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DaveE

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DaveE

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HallsofIvy

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Even in terms of real numbers, the arguments for the **functions** sin(x) and cos(x) are NOT assumed to be angles!

Do you know that e^{ix}= cos(x)+ i sin(x)?

Then you also know that e^{x+ iy}= e^{x}(cos(y)+ i sin(y))

Of course, then e^{x- iy}= e^{x}(cos(y)- i sin(y))

We can, from those same formulas, derive

cos(x)= (e^{ix}+ e^{-ix})/2 and

sin(x)= (e^{ix}- e^{-ix})/(2i)

While those are derived, originally, with x real, we can easily extend them as**definitions** for functions of complex x.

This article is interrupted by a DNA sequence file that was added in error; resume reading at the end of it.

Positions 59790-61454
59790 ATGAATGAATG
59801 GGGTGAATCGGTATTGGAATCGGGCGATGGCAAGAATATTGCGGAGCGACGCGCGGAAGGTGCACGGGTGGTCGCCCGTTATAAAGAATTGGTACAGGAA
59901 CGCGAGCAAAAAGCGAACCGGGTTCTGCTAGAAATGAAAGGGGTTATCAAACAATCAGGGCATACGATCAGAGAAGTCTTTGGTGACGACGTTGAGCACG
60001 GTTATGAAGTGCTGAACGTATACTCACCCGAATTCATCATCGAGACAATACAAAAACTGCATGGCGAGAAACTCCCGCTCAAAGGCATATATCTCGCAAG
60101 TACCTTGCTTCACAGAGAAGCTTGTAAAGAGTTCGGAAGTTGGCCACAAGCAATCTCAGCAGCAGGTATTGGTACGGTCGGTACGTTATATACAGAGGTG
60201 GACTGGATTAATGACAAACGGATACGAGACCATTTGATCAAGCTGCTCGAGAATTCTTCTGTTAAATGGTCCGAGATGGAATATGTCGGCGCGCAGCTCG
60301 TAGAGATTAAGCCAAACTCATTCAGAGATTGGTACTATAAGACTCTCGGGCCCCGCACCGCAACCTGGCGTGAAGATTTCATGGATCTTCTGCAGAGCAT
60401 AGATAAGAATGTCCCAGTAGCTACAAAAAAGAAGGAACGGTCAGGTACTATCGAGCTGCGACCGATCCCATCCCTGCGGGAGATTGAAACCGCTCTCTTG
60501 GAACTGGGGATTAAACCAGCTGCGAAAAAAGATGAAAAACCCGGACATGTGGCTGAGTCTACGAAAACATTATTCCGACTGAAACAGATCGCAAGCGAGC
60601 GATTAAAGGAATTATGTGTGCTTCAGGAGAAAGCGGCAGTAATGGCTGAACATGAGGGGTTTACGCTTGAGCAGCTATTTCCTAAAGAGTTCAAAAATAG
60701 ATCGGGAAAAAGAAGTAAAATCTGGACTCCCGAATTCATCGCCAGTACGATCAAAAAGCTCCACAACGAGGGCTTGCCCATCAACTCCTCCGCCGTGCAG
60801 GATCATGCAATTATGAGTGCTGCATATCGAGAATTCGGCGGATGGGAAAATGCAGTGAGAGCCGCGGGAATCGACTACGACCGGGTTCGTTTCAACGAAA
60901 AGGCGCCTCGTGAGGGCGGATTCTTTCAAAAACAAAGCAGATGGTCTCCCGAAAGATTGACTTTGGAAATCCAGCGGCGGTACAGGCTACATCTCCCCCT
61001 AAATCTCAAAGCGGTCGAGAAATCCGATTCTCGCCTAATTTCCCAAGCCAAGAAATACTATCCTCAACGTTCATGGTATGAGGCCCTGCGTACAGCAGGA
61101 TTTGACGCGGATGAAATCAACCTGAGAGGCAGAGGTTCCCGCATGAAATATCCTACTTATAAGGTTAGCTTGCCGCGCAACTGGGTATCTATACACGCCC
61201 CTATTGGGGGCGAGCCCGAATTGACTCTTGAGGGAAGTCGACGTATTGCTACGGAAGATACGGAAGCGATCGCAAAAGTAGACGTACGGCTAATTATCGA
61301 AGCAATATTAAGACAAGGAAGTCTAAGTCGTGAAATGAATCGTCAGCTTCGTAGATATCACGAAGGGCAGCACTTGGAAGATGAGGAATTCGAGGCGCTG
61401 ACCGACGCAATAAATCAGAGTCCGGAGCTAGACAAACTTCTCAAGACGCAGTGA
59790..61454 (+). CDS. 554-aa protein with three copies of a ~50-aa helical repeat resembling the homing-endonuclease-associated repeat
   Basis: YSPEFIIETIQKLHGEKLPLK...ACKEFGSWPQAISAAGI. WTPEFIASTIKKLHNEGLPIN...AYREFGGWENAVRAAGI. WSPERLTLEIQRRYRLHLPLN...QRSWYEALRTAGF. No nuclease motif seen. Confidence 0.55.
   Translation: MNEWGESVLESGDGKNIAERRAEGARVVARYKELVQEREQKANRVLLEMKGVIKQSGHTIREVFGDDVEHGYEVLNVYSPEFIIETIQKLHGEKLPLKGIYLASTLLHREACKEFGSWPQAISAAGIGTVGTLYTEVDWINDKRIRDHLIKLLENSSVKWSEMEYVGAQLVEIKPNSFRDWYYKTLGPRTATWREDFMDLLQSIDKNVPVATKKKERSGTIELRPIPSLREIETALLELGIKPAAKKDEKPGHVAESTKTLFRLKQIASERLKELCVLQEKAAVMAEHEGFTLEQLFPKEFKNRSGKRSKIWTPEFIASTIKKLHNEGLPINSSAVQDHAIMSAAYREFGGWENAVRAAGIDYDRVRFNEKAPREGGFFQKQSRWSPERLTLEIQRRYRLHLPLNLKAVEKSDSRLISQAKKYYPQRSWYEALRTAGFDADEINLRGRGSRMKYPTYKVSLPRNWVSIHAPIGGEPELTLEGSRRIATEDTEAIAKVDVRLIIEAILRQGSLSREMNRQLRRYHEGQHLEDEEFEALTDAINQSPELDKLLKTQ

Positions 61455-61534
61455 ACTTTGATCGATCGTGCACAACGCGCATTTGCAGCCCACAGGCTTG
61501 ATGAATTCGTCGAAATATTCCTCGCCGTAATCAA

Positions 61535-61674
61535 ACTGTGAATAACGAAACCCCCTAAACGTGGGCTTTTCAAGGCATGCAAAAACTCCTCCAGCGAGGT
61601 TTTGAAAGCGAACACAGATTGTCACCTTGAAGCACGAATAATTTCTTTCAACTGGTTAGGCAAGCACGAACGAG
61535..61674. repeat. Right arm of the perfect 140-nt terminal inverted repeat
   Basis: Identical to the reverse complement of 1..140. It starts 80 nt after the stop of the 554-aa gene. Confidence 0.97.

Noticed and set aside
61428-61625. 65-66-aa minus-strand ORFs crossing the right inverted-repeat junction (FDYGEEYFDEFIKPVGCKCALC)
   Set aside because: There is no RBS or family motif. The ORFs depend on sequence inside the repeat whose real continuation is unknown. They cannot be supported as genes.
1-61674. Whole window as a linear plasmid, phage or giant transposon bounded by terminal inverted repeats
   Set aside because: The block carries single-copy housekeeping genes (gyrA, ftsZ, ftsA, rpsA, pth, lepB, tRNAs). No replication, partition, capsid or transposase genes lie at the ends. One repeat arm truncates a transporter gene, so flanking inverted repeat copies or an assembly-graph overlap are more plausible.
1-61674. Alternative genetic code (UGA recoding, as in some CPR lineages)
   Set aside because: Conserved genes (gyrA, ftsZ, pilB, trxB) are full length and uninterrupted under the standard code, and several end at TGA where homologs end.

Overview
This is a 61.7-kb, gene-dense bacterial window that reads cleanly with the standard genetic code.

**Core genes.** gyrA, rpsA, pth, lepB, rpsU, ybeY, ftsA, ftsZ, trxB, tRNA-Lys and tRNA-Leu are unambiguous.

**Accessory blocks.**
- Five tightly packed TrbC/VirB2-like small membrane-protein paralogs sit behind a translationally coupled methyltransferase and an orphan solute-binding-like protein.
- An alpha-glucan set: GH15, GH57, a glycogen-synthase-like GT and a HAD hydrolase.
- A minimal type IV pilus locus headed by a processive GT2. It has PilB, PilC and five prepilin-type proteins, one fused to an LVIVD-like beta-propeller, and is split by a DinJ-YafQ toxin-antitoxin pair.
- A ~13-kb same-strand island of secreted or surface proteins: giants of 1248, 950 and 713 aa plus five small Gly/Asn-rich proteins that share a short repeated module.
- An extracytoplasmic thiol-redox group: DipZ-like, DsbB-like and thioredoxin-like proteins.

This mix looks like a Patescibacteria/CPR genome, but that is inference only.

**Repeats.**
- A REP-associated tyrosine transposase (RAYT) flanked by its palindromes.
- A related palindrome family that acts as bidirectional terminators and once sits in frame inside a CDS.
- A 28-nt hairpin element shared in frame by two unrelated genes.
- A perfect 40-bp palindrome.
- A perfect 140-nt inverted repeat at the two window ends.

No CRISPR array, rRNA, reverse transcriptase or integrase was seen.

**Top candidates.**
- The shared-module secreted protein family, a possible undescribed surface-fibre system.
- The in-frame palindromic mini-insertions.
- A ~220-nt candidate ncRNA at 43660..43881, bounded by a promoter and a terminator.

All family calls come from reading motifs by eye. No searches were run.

In particular, if x= 4i+ 3, then

cos(4i+3)= (e^{-4+ 3i}+ e^{4- 3i})/2

= (e^{-4}(cos(3)+ i sin(3))+ e^{4}(cos(3)- i sin(3))

= (e^{-4}+ e^{4})cos(3)/2 + i(e^{
and
sin(4i+ 3)= (e-4i+3- e-4+ 3i)/(2i)
= (e-4(cos(3)+ i sin(3))/2i+ i(e4cos(3)+ i sin(3))}

Do you know that e

Then you also know that e

Of course, then e

We can, from those same formulas, derive

cos(x)= (e

sin(x)= (e

While those are derived, originally, with x real, we can easily extend them as

In particular, if x= 4i+ 3, then

cos(4i+3)= (e

= (e

= (e

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[tex]\sin (x+iy) = \sin x \cos iy + \cos x \sin iy[/tex]

[tex]=\sin x \cosh y + i\cos x\sinh y[/tex]

[tex]=\sin x \cosh y + i\cos x\sinh y[/tex]

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